HPV Vaccine Shows Long-Term Efficacy
December 21, 2009
The Cervarix vaccine against human papillomavirus (HPV) offers long-term protection of at least 6.4 years after administration, a new study has confirmed. Cervarix is made by UK-based GlaxoSmithKline, which funded the study.
"Prophylactic vaccines against HPV infection are expected to provide a major advance in the prevention of cervical cancer," wrote lead author Dr. Barbara Romanowski, University of Alberta, and GlaxoSmithKline Vaccine HPV-007 Study Group colleagues. "Such vaccines have to provide long-term protection, since the risk of acquiring an infection starts at sexual debut, and women remain vulnerable to development of HPV-related lesions throughout their life."
The double-blind, randomized, placebo-controlled study involved 1,113 women ages 15-25 at 27 sites in three countries.
In the study group's according-to-protocol analysis (465 vaccine vs. 454 placebo), Cervarix was 95.3 percent effective against incident infection by the HPV types it targets, HPV 16 and 18, for 6.4 years. Efficacy against 12-month persistent infection was 100 percent. For the total vaccinated cohort (560 vaccine vs. 553 placebo), vaccine efficacy against cervical intraepithelial neoplasia grade 2 and above was 100 percent for HPV 16/18-associated lesions and 71.9 percent for lesions independent of HPV DNA.
Antibody concentrations measured by ELISA testing were 12-fold or more compared with natural HPV infection for both antigens. Safety outcomes were similar between groups, with serious adverse events reported by 8 percent of participants in the vaccine group and 10 percent in the placebo group. None was judged related or possibly related to the vaccine, and no deaths occurred.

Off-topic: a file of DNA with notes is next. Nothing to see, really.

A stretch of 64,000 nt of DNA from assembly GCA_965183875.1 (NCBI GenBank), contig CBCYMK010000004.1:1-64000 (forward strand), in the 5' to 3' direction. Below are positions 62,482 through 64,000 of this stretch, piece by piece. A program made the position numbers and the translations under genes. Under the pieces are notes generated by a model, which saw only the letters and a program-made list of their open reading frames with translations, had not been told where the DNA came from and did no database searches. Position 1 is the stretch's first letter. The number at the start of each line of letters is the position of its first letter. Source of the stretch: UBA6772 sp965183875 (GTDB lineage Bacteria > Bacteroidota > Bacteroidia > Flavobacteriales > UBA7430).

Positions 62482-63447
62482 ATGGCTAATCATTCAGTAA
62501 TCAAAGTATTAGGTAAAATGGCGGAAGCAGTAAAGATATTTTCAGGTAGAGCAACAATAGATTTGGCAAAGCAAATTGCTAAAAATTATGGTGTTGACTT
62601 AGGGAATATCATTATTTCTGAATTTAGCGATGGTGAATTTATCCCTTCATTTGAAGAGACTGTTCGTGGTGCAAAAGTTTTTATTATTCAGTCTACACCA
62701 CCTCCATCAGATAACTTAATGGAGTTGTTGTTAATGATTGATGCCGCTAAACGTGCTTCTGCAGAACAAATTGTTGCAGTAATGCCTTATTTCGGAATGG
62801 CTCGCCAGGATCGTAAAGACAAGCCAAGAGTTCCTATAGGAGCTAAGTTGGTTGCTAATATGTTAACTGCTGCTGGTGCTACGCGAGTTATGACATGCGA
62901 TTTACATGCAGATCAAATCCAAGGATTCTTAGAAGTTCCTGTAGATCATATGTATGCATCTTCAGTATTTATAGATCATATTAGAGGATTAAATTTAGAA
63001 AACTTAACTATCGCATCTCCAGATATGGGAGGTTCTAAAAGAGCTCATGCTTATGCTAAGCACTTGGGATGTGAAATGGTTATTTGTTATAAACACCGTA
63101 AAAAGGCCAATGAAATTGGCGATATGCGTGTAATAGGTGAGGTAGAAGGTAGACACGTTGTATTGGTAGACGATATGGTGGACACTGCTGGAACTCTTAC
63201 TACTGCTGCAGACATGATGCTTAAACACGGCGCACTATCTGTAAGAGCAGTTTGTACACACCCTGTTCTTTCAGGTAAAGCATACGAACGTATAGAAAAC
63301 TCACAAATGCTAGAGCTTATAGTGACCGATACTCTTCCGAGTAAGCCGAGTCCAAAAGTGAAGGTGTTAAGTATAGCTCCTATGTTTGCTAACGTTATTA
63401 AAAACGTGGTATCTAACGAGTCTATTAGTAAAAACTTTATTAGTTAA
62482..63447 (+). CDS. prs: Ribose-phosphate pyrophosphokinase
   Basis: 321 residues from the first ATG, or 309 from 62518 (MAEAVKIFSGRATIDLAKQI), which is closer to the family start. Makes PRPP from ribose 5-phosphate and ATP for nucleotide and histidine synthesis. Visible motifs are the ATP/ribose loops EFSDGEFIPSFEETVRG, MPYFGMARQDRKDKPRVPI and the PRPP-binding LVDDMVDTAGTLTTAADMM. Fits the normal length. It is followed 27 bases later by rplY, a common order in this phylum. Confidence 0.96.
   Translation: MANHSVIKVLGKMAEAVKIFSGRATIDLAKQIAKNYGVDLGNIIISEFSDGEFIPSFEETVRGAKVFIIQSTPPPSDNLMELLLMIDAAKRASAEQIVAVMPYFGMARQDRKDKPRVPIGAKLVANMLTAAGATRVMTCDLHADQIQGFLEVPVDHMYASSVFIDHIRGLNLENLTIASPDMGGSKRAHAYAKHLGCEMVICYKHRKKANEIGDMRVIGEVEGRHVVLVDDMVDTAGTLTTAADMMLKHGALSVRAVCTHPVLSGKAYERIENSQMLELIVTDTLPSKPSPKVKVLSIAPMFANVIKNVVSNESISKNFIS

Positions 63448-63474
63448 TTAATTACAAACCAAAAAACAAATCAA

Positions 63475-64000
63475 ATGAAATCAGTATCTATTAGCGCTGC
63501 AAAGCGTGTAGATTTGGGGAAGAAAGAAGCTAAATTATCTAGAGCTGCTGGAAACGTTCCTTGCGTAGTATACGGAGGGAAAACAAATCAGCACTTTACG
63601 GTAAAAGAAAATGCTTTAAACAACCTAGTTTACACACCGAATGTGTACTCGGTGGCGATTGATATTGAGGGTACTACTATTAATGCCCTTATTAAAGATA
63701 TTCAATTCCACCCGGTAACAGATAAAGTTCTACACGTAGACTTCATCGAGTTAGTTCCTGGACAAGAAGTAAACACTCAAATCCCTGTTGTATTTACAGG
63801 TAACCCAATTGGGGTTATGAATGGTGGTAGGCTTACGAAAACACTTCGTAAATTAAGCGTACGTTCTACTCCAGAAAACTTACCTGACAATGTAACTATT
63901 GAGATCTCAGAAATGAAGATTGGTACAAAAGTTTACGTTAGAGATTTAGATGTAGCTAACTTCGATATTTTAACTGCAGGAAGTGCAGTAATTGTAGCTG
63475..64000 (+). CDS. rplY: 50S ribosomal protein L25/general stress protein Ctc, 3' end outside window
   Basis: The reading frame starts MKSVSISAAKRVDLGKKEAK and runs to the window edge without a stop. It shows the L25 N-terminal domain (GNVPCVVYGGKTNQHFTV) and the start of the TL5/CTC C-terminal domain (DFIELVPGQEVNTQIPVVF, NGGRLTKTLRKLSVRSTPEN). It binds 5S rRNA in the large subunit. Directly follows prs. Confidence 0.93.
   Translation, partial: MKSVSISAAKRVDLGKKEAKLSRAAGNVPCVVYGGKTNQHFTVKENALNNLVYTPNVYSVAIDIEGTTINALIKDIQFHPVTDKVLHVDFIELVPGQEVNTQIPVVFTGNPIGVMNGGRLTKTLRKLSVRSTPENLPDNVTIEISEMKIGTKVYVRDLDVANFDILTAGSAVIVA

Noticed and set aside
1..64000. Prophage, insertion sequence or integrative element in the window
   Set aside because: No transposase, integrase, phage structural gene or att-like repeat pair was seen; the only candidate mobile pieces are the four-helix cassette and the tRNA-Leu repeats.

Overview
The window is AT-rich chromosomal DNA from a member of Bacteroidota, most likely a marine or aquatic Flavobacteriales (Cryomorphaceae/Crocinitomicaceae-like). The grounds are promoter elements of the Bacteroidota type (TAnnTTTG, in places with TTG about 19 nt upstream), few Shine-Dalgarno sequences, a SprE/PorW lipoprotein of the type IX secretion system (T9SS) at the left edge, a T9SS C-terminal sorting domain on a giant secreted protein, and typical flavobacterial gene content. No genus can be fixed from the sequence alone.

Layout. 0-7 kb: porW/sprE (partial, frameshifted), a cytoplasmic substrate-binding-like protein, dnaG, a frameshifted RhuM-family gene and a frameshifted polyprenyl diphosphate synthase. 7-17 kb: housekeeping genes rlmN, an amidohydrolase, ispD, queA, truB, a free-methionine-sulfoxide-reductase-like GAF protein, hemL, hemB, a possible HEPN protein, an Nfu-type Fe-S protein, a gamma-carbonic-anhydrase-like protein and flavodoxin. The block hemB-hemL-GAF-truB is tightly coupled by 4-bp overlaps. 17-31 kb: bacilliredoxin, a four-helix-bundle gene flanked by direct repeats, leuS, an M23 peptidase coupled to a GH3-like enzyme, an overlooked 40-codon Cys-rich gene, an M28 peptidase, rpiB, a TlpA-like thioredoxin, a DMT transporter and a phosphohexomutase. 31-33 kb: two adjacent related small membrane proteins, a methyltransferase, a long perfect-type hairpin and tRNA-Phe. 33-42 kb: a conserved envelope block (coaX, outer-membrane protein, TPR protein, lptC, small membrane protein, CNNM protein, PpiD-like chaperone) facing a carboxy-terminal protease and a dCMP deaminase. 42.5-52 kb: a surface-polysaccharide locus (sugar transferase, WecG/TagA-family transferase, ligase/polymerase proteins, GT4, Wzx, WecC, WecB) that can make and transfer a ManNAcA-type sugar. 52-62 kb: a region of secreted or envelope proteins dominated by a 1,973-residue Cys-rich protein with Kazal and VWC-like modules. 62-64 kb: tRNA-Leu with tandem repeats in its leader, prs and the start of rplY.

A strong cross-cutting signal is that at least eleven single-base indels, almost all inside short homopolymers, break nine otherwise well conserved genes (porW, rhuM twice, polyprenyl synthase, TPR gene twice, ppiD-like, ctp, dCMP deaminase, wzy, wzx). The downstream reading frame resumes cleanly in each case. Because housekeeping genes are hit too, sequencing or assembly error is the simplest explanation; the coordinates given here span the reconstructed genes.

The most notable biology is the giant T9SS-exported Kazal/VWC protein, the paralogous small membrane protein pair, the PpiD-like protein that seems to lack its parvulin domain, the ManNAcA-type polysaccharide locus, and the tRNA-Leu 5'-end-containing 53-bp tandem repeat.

The findings "suggest that this window of protection (against infection with HPV-16/18) is at least six years," and immunogenicity data suggest "the period of protection might be much longer," Dr. Gary M. Clifford of the International Agency for Research on Cancer wrote in an accompanying editorial.
The study, "Sustained Efficacy and Immunogenicity of the Human Papillomavirus (HPV)-16/18 AS04-Adjuvanted Vaccine: Analysis of a Randomised Placebo-Controlled Trial up to 6.4 Years," and the editorial, "Global Access to HPV Vaccination: What Are We Waiting For?" were published in The Lancet (2009;374(9706):1975-1985 and 1948-1949).
Reuters Health Medical News
This article was provided by U.S. Centers for Disease Control and Prevention. It is a part of the publication CDC HIV/Hepatitis/STD/TB Prevention News Update. Visit the CDC's website to find out more about their activities, publications and services.